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Fast / Slow Symposium

Date: 4-5 April 2013
Venue: Anglia Ruskin University

Keynote Speakers: Professor Sean Cubitt, Professor Karen Beckman

Bookings: Standard £40.00; Student / Unaffiliated £20.00

In recent years, questions of speed have become the focus of keen and often polarised debate across a range of aesthetic, political, and critical contexts. It has become something of a truism to say that we live in a 'go-faster' world defined by the ever-increasing rapidity of the rhythms and cycles of media, technology, and capital. In response, a set of 'slow' cultural practices have emerged - the Slow Food Movement, the Slow Media Manifesto, The Idler Academy, or the recent 'A/V Festival: As Slow as Possible' - which figure slowness as perhaps the emblematic mode of resistance for our time.

For more information visit the Fast/Slow Symposium page.

Dr Joss Hands' recent public appearances

ARCMedia Director Dr Joss Hands was recently interviewed by Nina Power on Resonance FM's 'Hour of Power' radio programme, discussing the common and commoning.

On 6 March, he also gave a talk at the University of Coventry as part of their Open Media seminar series. The talk asked whether there might be such a thing as a 'platform communism', what this might look like and what confronts its realisation.

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Guest Filmmaker: George Barber

Date: Thursday 21 March 2012
Time: 16.00-18.00
Venue: Coslett 117

George Barber rose to prominence in the 1980s as a pioneer of the Scratch Video movement, with works like Yes Frank No Smoke (1985) which sampled clips from Hollywood films, using untried technology of the day, creating an unprecedented orchestration of sound, vision, repeat edits and rhythm. These videos have become celebrated as classic examples of Postmodernism.

Since the 1980s Barber has developed a large and varied body of work, incorporating found footage, performative monologues, narrative essay films and conceptual works. His original contribution to video art has resulted in many short, precise works that are both thoughtful and entertaining, a quality that sets him apart and has earned him loyal support. His works have been shown in festivals, galleries and broadcast on television throughout the world and awarded major prizes at many international festivals. He is Professor of Art & Media at the University for the Creative Arts.

Presented in collaboration with the Film and Media Campus Cinema and ARCMedia.

Dr Sean Campbell

Dr Sean Campbell at Headingley LitFest

ARCMedia Co-Director and Reader in Media and Culture Dr Sean Campbell gave a free talk titled 'Dwellers on the Threshold: Second-Generation Irish Musicians in England' at this year's Headingley LitFest.

Sean's talk was advertised in the Yorkshire Evening Post on 6 March, and drew a sell-out crowd at the Headingley Enterprise & Arts Centre on Friday 8 March.

The lecture explored the role of Irish ethnicity in the lives and work of these musicians, focusing on three high-profile artists: Kevin Rowland (Dexys Midnight Runners), Shane MacGowan (The Pogues), and Morrissey/Johnny Marr (The Smiths). It examined the different ways in which they engaged with Irish issues and how they negotiated questions of Irish-English identity, drawing on extensive archival research of audio-visual material as well as original interviews with the key figures. The lecture was followed by a traditional Irish music showcase session in the café.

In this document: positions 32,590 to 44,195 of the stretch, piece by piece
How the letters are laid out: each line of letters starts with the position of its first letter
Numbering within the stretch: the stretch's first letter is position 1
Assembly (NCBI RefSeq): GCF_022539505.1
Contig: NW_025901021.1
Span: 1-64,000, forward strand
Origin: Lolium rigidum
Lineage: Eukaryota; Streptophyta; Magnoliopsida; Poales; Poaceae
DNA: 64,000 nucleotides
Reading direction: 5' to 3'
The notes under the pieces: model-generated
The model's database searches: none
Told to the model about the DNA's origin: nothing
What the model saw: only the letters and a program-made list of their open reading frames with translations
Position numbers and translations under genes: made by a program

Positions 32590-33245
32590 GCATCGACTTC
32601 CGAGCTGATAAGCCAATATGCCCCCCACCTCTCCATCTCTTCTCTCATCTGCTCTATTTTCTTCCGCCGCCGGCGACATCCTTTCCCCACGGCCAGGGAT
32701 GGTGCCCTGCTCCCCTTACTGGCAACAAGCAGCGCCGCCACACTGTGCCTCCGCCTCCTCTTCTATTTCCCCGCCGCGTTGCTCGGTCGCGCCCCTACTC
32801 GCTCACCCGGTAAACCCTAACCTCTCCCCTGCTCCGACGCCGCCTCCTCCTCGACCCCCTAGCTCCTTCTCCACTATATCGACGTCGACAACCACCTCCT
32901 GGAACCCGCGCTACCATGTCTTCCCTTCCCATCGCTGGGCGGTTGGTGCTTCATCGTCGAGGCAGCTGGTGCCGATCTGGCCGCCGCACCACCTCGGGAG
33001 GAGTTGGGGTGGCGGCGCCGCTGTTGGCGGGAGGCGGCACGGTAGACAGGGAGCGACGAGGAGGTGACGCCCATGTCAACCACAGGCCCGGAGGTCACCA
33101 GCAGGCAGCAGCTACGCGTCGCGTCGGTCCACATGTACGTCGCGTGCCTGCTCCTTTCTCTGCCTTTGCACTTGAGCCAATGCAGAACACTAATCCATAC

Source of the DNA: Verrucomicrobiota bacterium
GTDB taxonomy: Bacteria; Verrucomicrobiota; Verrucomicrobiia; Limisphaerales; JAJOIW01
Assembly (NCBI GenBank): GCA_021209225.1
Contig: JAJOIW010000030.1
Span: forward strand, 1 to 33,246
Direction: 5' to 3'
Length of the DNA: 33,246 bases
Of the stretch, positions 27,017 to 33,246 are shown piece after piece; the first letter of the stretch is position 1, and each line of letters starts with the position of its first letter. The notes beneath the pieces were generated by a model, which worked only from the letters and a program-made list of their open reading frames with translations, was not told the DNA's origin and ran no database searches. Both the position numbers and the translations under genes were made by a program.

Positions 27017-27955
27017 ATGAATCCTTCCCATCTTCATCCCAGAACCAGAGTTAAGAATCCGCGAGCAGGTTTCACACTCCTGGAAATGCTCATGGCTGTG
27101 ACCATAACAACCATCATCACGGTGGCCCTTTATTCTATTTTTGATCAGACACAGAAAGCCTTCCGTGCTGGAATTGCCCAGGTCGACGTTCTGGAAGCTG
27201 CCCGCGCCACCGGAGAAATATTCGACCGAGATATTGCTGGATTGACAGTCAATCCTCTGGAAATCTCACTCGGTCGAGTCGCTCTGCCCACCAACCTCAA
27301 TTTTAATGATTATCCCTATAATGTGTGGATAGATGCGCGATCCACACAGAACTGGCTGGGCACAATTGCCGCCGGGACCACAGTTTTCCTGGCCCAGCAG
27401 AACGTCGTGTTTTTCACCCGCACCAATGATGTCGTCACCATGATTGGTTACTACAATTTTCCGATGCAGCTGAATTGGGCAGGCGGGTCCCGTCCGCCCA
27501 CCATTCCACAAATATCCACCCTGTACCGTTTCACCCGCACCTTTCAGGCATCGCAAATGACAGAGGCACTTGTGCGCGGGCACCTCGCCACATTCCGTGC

Sean has also been invited to speak at this year's Trinity Week event at Trinity College Dublin in April. This year's theme is 'Diaspora', and Sean will give a public talk on diaspora and cultural expression.

Boredom in extremis: Attention Economy and the New Extremism in Cinema

Date: 7 March 2013
Venue: Society for Cinema & Media Studies Annual Conference 2013, the Drake Hotel, Chicago, USA

Dr Tina Kendall of Anglia Ruskin and ARCMedia will present a talk at this prestitigious international conference.

Screening Room

Guest Filmmaker - Margaret Salmon

Date: Thursday 7 March
Time: 16.00-18.00
Room: Coslett 117

All Welcome.

Born in 1975 in Suffurn, New York, Margaret Salmon lives and works between Kent, and New York. She creates filmic portraits that weave together poetry and ethnography. Focusing on individuals in their everyday habitats, her films capture the minutiae of daily life and infuse them with gentle grandeur, touching upon universal human themes.

Adapting techniques drawn from various cinematic movements, such as Cinema Vérité, the European Avant Garde and Italian Neo-Realism, Salmon's orchestrations of sound and image introduce a formal lyricism into the tradition of realist film.

Margaret Salmon won the first Max Mara Art Prize for Women in 2006. Her work was shown at the Venice Biennale in 2007 and the Berlin Biennale in 2010 and was featured in individual exhibitions at Witte de With in Rotterdam and Whitechapel Gallery in London among others.

Presented in Collaboration with ARC Media for the Communication, Film and Media Studies programme.

Working professionally in global TV news

The other 24 hour rolling news channel: How Al Jazeera English works

Wednesday 27 February 2013
Time: 15.00
Venue: LAB 037

Guest speaker: Charlie Courtauld

Includes a Q&A session with Charlie.

Anglia Research Centre in Media & Culture (ARCMedia) is delighted to invite you to the second in its series of professional guest lectures in Communication, Film and Media.

Charlie Courtauld has been editor of Question Time (BBC 1) and Newsnight (BBC 2). Most recently he has worked as an editor at Al Jazeera English. He has also written for The Independent and The New Statesman.

Please make every effort to attend this session, which is aimed at students interested in working in the media.